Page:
LC-MS/MS analysis of the protein profiles of escherichia coli in response to the challenge of antibacterial peptides.
Date of Issue2012
School of Chemical and Biomedical Engineering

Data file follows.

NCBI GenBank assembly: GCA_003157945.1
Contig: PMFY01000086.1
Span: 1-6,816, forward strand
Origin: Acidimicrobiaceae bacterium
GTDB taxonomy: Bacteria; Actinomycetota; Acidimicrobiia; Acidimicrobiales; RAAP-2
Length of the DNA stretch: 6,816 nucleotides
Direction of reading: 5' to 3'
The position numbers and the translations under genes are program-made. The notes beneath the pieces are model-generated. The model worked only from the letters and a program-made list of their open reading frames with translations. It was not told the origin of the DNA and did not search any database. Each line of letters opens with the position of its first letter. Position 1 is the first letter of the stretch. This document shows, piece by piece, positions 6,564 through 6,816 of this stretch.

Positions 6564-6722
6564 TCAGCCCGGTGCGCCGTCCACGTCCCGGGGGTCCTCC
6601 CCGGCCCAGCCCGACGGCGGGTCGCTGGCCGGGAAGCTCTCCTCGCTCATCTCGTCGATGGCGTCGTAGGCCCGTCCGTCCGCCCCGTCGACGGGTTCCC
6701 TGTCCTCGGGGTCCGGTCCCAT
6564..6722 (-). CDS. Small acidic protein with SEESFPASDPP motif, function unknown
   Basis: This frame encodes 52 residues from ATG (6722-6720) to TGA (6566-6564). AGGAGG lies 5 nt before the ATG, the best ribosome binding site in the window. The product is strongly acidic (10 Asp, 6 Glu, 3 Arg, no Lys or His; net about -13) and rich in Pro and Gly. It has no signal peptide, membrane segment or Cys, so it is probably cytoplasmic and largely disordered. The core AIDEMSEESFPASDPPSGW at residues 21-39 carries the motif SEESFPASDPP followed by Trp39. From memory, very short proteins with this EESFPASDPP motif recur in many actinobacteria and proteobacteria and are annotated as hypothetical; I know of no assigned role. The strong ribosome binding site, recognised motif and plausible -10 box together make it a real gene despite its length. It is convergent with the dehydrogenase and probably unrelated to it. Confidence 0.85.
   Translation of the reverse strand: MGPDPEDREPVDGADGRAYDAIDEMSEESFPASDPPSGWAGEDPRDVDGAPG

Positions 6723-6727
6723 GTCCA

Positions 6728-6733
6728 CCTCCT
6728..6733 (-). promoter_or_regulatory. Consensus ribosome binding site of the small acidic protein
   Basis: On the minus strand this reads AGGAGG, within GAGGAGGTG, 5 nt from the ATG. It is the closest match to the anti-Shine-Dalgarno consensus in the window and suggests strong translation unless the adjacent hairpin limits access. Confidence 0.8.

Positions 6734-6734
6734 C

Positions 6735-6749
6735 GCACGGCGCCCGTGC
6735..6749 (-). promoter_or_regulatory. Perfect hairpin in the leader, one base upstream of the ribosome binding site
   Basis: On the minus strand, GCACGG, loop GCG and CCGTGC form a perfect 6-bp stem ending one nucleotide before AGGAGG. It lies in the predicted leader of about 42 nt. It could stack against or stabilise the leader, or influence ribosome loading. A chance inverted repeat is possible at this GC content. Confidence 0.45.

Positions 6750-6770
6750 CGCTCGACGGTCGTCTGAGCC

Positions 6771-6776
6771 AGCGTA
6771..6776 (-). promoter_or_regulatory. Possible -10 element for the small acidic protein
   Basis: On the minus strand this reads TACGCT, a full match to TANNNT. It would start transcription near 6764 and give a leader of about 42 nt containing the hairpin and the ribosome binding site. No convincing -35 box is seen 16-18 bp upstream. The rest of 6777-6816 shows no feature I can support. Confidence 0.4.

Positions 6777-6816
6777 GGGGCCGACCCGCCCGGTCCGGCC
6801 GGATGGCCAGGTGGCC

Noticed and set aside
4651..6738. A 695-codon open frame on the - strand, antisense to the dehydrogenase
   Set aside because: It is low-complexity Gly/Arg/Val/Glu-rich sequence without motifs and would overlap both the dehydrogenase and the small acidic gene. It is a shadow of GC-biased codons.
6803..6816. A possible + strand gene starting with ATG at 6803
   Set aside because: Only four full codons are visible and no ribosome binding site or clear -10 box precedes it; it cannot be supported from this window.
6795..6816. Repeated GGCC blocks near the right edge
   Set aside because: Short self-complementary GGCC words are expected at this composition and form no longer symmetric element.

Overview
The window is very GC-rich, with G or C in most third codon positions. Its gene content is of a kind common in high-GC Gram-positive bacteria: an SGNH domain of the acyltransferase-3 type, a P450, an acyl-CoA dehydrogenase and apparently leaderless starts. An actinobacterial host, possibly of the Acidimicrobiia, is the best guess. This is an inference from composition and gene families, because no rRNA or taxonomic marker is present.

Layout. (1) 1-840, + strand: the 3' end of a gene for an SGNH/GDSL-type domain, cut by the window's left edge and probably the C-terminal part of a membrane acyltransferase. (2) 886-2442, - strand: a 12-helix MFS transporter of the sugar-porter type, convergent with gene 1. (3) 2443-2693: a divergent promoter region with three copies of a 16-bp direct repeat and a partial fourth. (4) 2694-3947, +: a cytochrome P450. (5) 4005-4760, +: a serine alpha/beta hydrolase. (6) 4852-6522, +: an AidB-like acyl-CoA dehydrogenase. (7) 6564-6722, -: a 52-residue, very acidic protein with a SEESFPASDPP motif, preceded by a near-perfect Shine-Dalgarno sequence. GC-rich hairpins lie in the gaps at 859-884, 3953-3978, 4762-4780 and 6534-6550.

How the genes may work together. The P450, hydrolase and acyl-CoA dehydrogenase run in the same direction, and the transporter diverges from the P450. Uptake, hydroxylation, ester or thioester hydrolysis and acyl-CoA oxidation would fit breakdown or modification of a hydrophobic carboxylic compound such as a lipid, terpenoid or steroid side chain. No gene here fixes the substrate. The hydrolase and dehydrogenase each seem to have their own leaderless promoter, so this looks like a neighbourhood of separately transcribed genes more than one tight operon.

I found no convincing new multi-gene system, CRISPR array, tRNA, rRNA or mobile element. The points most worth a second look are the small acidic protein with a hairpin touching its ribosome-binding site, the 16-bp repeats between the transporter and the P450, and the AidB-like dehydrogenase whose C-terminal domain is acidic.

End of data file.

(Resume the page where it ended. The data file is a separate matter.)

Novel antibacterial drugs are in urgent need to overcome the continuous growth in the emergence of bacterial resistance to current antibiotics. Antibacterial peptides (ABPs), especially non-membrane-permeabilizing ABPs which kill bacteria by specific mechanisms other than direct membrane disruption, are excellent candidates for development as novel antibacterial drugs. Systematic and comprehensive understanding their mechanisms of action was thus urgently required. In this study, liquid chromatography-tandem mass spectrometry (LC-MS/MS) technique was utilized to analyze the protein profiles of Escherichia coli (E. coli) in response to the challenge of two representatives of non-membrane-permeabilizing ABPs, apidaecin IB and human neutrophil peptides 1 (HNP-1). A number of proteins which take essential roles in cellular protein quality control were found to be significantly changed. Levels of 60 kDa charperonin (GroEL) and 10 kDa charperonin (GroES), which together form the only essential chaperon system in E. coli cytoplasm under all growth conditions, were decreased; in contrast, levels of ATP-dependent protease ClpX and FtsH, which located in cytoplasm and inner membrane respectively, were increased. The increase in the proteases was probably involved in a compensatory response to the suppression effect. However, the overproduction of FtsH further intensified the degrading of UDP-3-O-acyl-N-acetylglucosamine deacetylase (LpxC), an enzyme catalyzing the first committed step in the biosynthesis of the lipid A moiety of lipopolysaccharide (LPS). As the same reaction precursor (R-3-hydroxymyristoyl-ACP) is used by LpxC for the biosynthesis of the lipid A moiety of LPS and by (3R)-hydroxymyristoyl-[acyl-carrier-protein] dehydratase (FabZ) for the synthesis of fatty acid, the reduction in LpxC led to further unbalanced synthesis of LPS and phospholipids and the loss of membrane lipid homeostasis. However, in response to HNP-1 challenge, levels of a number of enzymes in glycolysis were decreased, including 6-phosphofructokinase isozyme 1, glyceraldehyde-3-phosphate dehydrogenase A, phosphoglycerate kinase, enolase, and pyruvate kinase; in contrast, levels of enzymes (dehydrogenase and aconitate hydratase 2) which regulate the conversion of pyruvate into isocitrate were increased. In concert with the decreasing in cellular ATP and the slowing down in the growth of E. coli culture, central metabolism was suggested to be involved in the E. coli response to HNP-1 challenge.